Mazey and Me by Kathie Ward
I am a full-time wheelchair user and have been for quite a number of years now. I was in Northallerton, North Yorkshire demonstrating my adapted vehicle when I came across a leaflet for the charity Support Dogs.
At the time we had two lovely dogs aged 14 and 15 and I thought nothing more about it. A year or so later, after both dogs had passed, I dug out the leaflet that stated that it trained your pet with you, not for you, to do any task work that you found difficult or even impossible!
We found our first dog through a number of co-incidences. This was Sadie, a Cocker Spaniel (with attitude as we quickly found out).
My Husband and I attended their training centre in Sheffield, with Sadie, for an interview where I could find out what the training programme entailed. I was somewhat over-awed at the tasks that the dogs could potentially do and totally hooked – I couldn’t wait to begin but, as with all good things, there was a waiting list.
The day dawned for commencement of ‘our’ training and, with the help of the trainer, it was decided what things would be most beneficial for me. The list went something like this:
Picking up things that I drop eg: keys, coins, pens, purse, earrings etc
Load and unload the washing machine and the tumble dryer
Fetch the newspaper and the post from the front door
Opening and closing of doors
Bring the telephone when it rings and when I have need for it
Finding the remote control, as husband thinks he can use it more proficiently and hides it.
Assisting me with dressing and undressing
Our first task was ‘Socialisation’ for example; meeting and greet people, people with high visibility jackets, going into and out of enclosed lifts, glass lifts, public places that had different flooring and sounds, getting on and off a tram to name but a few. With me being in a wheelchair they taught me how to get off a pavement backwards and leave the dog on the pavement, a simple thing but extremely necessary for safety.
Training was done at our home, at the Training Centre, and out in public places between sessions, you would carry on ‘practicing’.
At this time, the average time for qualification was anything between 8 and 12 months, as Sadie had attitude she qualified in 5 months.
At the beginning of 2001 we decided that Sadie, our Cocker Spaniel was ready to be introduced to another dog member of our household – the question was what Breed as we have always had ‘Second Career’ dogs.
Sadie, it has to be said, was a snob. She would look down her nose at any other dog we met. That was until we crossed paths with a Vizsla. We were entering the Vet’s as the Vizsla and his owners were exiting. Sadie fluttered her eyelashes, waggled her little bottom and swished her tail in a matter most unbecoming.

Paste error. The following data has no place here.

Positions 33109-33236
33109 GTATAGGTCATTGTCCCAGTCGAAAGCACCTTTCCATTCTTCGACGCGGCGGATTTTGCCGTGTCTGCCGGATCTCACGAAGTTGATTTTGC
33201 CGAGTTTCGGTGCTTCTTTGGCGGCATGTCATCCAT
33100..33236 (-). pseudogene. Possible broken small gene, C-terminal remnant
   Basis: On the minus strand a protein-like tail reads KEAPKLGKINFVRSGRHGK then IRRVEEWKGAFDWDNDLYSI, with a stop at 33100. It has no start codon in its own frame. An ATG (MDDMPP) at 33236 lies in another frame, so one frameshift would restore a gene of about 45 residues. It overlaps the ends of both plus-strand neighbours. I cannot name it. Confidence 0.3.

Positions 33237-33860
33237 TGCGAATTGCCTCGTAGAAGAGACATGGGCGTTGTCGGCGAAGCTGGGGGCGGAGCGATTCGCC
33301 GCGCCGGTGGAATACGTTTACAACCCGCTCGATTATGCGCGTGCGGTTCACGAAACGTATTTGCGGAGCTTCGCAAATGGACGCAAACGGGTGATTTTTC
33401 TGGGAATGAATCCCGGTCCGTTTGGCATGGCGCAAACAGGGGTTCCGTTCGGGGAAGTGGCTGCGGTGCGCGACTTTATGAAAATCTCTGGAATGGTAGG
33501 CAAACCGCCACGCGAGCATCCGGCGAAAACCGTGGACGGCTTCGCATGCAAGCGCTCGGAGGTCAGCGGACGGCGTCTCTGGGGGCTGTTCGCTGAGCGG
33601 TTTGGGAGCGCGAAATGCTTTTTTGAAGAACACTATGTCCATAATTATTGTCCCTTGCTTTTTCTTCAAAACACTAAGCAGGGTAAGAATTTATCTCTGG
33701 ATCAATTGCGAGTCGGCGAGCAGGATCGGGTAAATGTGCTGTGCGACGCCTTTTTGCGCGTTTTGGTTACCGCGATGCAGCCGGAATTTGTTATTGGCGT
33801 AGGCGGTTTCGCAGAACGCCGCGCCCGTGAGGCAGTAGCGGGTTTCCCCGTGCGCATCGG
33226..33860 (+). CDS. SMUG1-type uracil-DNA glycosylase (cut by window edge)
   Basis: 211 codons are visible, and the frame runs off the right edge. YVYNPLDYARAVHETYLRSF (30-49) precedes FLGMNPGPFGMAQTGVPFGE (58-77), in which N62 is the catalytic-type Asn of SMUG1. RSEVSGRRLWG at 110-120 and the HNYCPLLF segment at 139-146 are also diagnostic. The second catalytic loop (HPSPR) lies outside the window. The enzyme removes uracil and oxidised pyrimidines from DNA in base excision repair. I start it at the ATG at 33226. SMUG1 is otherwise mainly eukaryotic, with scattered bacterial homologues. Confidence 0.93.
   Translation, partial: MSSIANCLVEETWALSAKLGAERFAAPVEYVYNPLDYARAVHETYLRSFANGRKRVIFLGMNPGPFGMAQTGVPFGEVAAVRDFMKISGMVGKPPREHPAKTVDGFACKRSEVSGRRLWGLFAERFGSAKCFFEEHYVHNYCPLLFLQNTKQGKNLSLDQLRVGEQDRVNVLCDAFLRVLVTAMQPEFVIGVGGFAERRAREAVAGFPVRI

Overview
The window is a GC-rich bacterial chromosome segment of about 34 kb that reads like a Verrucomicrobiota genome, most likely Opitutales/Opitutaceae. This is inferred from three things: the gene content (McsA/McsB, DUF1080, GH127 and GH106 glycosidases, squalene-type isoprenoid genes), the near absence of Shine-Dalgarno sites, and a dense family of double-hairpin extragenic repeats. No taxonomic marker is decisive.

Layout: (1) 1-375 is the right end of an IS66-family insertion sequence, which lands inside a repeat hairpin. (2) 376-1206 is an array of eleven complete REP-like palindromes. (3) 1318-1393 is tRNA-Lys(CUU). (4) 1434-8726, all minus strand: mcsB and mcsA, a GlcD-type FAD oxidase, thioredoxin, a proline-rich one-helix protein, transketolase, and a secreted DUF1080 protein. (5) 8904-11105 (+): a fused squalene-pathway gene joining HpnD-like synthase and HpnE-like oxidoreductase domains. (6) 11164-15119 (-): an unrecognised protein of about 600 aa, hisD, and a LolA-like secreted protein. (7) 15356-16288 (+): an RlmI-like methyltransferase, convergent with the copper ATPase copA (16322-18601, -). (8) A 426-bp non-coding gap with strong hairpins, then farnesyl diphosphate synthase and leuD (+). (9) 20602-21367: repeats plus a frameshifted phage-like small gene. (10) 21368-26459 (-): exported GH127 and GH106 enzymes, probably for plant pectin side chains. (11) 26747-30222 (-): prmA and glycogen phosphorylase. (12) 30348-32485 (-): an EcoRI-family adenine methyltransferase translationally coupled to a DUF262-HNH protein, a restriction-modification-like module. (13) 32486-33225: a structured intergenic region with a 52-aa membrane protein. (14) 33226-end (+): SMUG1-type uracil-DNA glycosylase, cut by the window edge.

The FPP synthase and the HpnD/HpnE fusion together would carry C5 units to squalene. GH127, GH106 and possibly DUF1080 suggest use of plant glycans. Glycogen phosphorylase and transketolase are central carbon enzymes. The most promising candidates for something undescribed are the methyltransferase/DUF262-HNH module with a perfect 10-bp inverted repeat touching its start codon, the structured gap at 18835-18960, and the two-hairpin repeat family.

This was when we started to trawl through the internet for more information. Sadie was a qualified Support Dog, and we attended Crufts every year to help out on their stand. On arrival at the Hungarian Viszla stand on ‘Discover Dogs’, Sadie duly went into her ‘tart’ behaviour. This was when we made the final decision that a Viszla would be out new house mate.
We contacted Hungarian Vizsla Welfare and went through all the processes. We received the marvellous news of our acceptance between Christmas and New Year of that year.
We were expecting a 12 to 18 month wait but this was not to be as Mazey arrived February 2nd which was, in fact, Chinese New Year.
Mazey was found, by Vizsla Welfare, at Battersea Dog and Cat Home, and needed time and patience to get over her trauma, it was a year or so later we officially began our training to become my subsequent Support dog. With Sadie’s help she took to it with gusto.
By this time I was in need of extra tasks on top of the ones Sadie undertook,
Mazey still helps me to dress and undress but can actually undress me in half the time my Husband can and with half the bother! Mazey also ferries medication (inside a special container) between my Husband or Carer to me in another room.
Her most demanding task, I think, is: if I fall from my wheelchair, I am unable to breath properly, my airways are restricted, Mazey will help me into a sitting position, wait until I am comfortable, and if I am alone in the house, will leave the house and go to other houses in the Close where I live and get some help.
At the end of each training session we both headed off to bed as we were tired out with the constant concentration. Mazey qualified in just 6 ½ months – this is amazing considering all that she has been through.
Since qualifying Mazey has made tremendous progress and has become a great ambassador for the Charity.
Together we have been the length and breadth of the country, travelled in a Landau on the promenade at Blackpool to see the lights, ascended to the top of the Tower and over the glass floor. Thoroughly enjoying a ride on a Big Wheel, accompanying me to the theatre on many occasions not to mention the visits to the Doctor, Dentist, and Hospital not forgetting the many courses I attend.
In short Mazey is my friend, my confidante, and my life, I couldn’t do the things I do without her. Not only that people stop and talk to me – strange but true – I was invisible until I had a dog by my side.
One thing that hasn’t changed within the Charity is the love, dedication and total commitment of the Charity towards all of its dogs and Clients.
There are several ways you can support the charity, and not just by adopting or fostering a Vizsla.